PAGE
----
Wang Qishan is reading about history’s decisive moments, and so should we | South China Morning Post Niall Ferguson-If you are stuck for a book to read this August, I recommend Stefan Zweig’s Decisive Moments in History. Published in 1927, Zweig’s book is now largely forgotten. My interest was piqued when a friend in Beijing told me it was the latest Western book to be recommended by Wang Qishan (王岐山) to his colleagues on the Politburo Standing Committee.
Ex-aide to China’s personnel chief sacked for ‘corrupt political morals’ | South China Morning Post Wei Minzhou, 60, was the secretary general of the northwest province’s party committee between 2007 and 2012 – a time when Zhao Leji was the Shaanxi party boss.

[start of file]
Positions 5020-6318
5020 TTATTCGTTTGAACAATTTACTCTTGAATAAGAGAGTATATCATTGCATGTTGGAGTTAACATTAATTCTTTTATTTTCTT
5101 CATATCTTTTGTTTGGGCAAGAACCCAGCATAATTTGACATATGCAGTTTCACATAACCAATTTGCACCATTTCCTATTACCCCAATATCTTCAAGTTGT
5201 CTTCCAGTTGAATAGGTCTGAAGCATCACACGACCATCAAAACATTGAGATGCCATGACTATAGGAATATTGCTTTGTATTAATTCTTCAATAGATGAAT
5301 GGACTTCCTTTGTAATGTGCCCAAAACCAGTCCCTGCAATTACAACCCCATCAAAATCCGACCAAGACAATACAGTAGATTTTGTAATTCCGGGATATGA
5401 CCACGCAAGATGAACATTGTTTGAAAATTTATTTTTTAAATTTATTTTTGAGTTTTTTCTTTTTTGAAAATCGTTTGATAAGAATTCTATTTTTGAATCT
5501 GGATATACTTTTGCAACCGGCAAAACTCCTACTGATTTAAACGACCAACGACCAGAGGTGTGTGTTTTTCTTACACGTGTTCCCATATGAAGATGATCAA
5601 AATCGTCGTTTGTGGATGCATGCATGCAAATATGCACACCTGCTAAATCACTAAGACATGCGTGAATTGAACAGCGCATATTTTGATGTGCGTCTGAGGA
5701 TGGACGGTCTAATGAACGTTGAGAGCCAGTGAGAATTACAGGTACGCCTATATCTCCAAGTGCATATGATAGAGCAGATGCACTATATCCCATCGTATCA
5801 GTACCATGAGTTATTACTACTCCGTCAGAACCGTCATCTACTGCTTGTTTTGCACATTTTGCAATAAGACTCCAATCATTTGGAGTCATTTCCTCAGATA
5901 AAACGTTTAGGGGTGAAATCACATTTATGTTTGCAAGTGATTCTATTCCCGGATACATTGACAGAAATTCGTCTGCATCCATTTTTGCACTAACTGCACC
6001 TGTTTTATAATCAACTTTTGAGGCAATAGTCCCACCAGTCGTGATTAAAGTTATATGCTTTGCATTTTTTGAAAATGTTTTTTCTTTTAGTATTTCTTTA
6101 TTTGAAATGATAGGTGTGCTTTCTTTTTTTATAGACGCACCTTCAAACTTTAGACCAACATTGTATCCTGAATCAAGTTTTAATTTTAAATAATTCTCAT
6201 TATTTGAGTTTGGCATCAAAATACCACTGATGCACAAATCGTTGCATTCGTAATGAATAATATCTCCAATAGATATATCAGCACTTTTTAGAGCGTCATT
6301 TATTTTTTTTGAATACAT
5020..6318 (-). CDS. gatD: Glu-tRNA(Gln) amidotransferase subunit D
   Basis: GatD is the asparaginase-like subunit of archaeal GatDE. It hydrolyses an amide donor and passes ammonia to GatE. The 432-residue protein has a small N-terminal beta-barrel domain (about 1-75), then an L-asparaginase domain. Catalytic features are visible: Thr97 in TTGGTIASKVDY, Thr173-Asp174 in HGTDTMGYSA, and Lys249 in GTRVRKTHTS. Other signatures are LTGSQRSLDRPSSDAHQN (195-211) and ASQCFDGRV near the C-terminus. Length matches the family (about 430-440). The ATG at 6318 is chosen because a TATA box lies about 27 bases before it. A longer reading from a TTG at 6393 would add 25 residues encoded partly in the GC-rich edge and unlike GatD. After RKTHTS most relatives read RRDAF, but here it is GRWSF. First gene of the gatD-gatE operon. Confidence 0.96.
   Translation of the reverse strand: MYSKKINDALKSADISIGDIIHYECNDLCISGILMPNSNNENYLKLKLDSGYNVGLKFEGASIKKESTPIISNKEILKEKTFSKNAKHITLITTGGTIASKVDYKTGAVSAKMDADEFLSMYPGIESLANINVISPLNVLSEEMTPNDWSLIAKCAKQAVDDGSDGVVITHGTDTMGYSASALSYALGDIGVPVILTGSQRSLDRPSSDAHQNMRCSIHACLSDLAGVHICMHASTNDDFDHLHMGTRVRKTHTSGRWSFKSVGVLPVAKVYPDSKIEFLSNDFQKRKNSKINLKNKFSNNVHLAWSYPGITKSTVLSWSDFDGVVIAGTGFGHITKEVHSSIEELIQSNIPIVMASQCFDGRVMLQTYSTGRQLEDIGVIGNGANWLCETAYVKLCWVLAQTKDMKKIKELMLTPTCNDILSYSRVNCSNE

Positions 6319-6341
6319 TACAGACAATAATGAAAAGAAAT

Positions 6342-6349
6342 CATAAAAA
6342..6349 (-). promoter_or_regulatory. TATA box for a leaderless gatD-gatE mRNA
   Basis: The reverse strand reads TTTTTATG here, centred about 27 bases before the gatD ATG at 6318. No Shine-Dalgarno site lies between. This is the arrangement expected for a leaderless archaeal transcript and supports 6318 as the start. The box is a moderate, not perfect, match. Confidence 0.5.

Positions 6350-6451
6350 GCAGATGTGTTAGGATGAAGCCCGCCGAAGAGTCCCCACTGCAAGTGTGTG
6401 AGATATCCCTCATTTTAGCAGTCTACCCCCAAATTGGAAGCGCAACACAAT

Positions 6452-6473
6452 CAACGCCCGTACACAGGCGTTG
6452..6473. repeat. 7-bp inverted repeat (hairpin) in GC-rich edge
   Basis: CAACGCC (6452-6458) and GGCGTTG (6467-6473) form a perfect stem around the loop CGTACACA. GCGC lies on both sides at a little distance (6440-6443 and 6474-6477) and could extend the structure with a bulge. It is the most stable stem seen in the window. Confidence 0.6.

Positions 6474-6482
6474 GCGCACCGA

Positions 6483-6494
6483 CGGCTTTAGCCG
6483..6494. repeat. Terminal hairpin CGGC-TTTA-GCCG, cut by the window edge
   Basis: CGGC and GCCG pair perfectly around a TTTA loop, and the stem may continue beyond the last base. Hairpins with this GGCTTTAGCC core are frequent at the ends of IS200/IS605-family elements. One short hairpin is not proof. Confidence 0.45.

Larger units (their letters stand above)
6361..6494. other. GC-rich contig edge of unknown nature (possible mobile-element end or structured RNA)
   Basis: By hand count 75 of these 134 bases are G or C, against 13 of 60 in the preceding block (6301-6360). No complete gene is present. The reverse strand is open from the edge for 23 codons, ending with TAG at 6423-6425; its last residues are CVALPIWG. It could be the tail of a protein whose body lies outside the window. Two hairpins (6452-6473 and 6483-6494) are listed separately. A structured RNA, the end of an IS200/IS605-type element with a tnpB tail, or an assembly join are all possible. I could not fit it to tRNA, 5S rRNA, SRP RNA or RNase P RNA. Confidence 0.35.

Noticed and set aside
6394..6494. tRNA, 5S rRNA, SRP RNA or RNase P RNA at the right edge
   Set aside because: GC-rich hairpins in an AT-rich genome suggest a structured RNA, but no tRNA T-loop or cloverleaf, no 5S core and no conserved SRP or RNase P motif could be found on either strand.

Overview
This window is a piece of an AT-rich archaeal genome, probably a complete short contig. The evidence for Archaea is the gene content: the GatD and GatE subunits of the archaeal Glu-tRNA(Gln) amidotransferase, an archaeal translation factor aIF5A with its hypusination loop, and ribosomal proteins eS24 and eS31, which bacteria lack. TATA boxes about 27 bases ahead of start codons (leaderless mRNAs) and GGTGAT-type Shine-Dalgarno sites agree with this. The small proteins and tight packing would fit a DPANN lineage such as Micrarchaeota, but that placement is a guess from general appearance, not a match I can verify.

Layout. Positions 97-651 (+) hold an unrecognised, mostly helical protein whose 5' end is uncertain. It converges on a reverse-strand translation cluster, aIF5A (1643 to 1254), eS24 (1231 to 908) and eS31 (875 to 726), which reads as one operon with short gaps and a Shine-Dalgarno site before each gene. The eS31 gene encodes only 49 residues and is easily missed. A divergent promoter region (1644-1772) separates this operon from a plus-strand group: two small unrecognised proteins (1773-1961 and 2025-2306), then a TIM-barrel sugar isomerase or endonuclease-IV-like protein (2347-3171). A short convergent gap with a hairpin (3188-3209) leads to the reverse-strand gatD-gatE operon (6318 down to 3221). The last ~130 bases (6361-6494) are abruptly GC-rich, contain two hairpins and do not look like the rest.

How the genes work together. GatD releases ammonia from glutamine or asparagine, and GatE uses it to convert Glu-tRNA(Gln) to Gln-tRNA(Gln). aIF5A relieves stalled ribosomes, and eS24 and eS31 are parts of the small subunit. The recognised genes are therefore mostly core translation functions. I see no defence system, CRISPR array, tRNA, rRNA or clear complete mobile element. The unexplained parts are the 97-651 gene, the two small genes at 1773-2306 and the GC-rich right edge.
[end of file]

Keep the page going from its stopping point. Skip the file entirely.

China’s Communist Party Issues Strict Cyber Rules For Party Members | The Diplomat The new cyber-rule was jointly issued by three CPC departments — the CPC Central Committee Propaganda Department, the CPC Central Organization Department (essentially the Party’s human resources department) and the Central Network Office — in June and widely circulated recently.
China Focus: China fights for final victory over poverty – Xinhua China has set 2020 as the target year to complete the building of a moderately prosperous society, which requires the eradication of poverty. The task has become more difficult and costly as the process approaches its end. According to global experience, the most difficult phase in poverty eradication is when the population living in poverty accounts for less than 10 percent of the overall population. As of the end of 2016, there were still 43.35 million people in China living below the country’s poverty line of 2,300 yuan (344.30 U.S. dollars) of annual income as constant with 2010 prices, accounting for about 3 percent of China’s population.